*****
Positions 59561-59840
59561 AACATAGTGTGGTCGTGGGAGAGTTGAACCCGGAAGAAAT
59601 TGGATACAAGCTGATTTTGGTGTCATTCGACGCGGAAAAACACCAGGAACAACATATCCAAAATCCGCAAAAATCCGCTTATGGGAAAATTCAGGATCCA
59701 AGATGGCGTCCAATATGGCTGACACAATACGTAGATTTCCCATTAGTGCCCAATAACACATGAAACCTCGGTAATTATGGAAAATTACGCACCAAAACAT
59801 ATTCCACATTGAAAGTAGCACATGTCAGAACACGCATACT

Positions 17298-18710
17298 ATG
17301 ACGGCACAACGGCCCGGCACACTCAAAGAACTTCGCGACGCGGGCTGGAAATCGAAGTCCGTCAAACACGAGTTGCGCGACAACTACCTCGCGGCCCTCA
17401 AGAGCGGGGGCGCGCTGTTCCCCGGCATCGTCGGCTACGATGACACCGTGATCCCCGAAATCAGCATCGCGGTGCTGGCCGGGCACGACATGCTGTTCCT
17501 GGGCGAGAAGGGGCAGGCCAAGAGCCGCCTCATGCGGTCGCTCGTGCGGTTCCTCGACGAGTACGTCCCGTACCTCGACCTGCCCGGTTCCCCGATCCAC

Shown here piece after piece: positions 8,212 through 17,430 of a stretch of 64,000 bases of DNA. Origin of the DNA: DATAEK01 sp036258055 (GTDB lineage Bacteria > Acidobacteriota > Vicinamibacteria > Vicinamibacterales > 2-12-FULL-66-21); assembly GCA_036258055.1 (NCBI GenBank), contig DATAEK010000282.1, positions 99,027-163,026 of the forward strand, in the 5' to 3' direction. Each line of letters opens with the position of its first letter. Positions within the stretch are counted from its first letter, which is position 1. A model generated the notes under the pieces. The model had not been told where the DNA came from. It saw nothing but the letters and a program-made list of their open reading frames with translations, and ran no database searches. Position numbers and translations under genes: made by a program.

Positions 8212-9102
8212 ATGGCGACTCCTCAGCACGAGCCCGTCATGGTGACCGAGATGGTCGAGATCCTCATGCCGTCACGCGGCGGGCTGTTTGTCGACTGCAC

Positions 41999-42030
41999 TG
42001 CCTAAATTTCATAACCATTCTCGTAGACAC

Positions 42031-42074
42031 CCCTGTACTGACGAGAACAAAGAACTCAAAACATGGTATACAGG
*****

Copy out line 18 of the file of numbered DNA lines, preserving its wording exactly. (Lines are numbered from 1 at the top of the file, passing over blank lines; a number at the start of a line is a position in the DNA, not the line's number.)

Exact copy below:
42031 CCCTGTACTGACGAGAACAAAGAACTCAAAACATGGTATACAGG